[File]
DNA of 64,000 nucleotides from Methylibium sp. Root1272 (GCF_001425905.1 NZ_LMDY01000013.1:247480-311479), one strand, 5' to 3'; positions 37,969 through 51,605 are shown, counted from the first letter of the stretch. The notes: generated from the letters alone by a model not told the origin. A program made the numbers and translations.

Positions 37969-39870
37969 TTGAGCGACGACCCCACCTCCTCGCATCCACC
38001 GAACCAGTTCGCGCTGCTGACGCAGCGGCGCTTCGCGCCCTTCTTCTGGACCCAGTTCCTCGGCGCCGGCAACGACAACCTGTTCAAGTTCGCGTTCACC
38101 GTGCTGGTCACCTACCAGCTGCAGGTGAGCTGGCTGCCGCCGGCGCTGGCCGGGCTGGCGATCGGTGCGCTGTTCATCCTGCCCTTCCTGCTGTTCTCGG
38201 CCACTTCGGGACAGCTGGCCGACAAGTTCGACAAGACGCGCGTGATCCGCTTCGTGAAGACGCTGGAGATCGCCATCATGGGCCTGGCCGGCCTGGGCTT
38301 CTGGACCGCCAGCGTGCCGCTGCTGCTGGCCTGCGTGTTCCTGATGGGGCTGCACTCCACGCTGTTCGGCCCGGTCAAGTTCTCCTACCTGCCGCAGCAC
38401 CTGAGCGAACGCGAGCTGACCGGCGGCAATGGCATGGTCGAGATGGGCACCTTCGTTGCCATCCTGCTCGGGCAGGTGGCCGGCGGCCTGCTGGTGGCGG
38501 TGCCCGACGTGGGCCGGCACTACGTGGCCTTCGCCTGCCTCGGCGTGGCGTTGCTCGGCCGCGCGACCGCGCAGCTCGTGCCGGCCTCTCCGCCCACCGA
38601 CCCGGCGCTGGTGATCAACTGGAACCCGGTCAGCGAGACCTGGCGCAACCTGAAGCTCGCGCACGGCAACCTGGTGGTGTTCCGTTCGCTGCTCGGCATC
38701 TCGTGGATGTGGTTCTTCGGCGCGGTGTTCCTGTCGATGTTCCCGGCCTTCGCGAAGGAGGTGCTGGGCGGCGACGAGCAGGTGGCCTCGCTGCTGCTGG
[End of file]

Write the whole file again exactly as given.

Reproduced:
DNA of 64,000 nucleotides from Methylibium sp. Root1272 (GCF_001425905.1 NZ_LMDY01000013.1:247480-311479), one strand, 5' to 3'; positions 37,969 through 51,605 are shown, counted from the first letter of the stretch. The notes: generated from the letters alone by a model not told the origin. A program made the numbers and translations.

Positions 37969-39870
37969 TTGAGCGACGACCCCACCTCCTCGCATCCACC
38001 GAACCAGTTCGCGCTGCTGACGCAGCGGCGCTTCGCGCCCTTCTTCTGGACCCAGTTCCTCGGCGCCGGCAACGACAACCTGTTCAAGTTCGCGTTCACC
38101 GTGCTGGTCACCTACCAGCTGCAGGTGAGCTGGCTGCCGCCGGCGCTGGCCGGGCTGGCGATCGGTGCGCTGTTCATCCTGCCCTTCCTGCTGTTCTCGG
38201 CCACTTCGGGACAGCTGGCCGACAAGTTCGACAAGACGCGCGTGATCCGCTTCGTGAAGACGCTGGAGATCGCCATCATGGGCCTGGCCGGCCTGGGCTT
38301 CTGGACCGCCAGCGTGCCGCTGCTGCTGGCCTGCGTGTTCCTGATGGGGCTGCACTCCACGCTGTTCGGCCCGGTCAAGTTCTCCTACCTGCCGCAGCAC
38401 CTGAGCGAACGCGAGCTGACCGGCGGCAATGGCATGGTCGAGATGGGCACCTTCGTTGCCATCCTGCTCGGGCAGGTGGCCGGCGGCCTGCTGGTGGCGG
38501 TGCCCGACGTGGGCCGGCACTACGTGGCCTTCGCCTGCCTCGGCGTGGCGTTGCTCGGCCGCGCGACCGCGCAGCTCGTGCCGGCCTCTCCGCCCACCGA
38601 CCCGGCGCTGGTGATCAACTGGAACCCGGTCAGCGAGACCTGGCGCAACCTGAAGCTCGCGCACGGCAACCTGGTGGTGTTCCGTTCGCTGCTCGGCATC
38701 TCGTGGATGTGGTTCTTCGGCGCGGTGTTCCTGTCGATGTTCCCGGCCTTCGCGAAGGAGGTGCTGGGCGGCGACGAGCAGGTGGCCTCGCTGCTGCTGG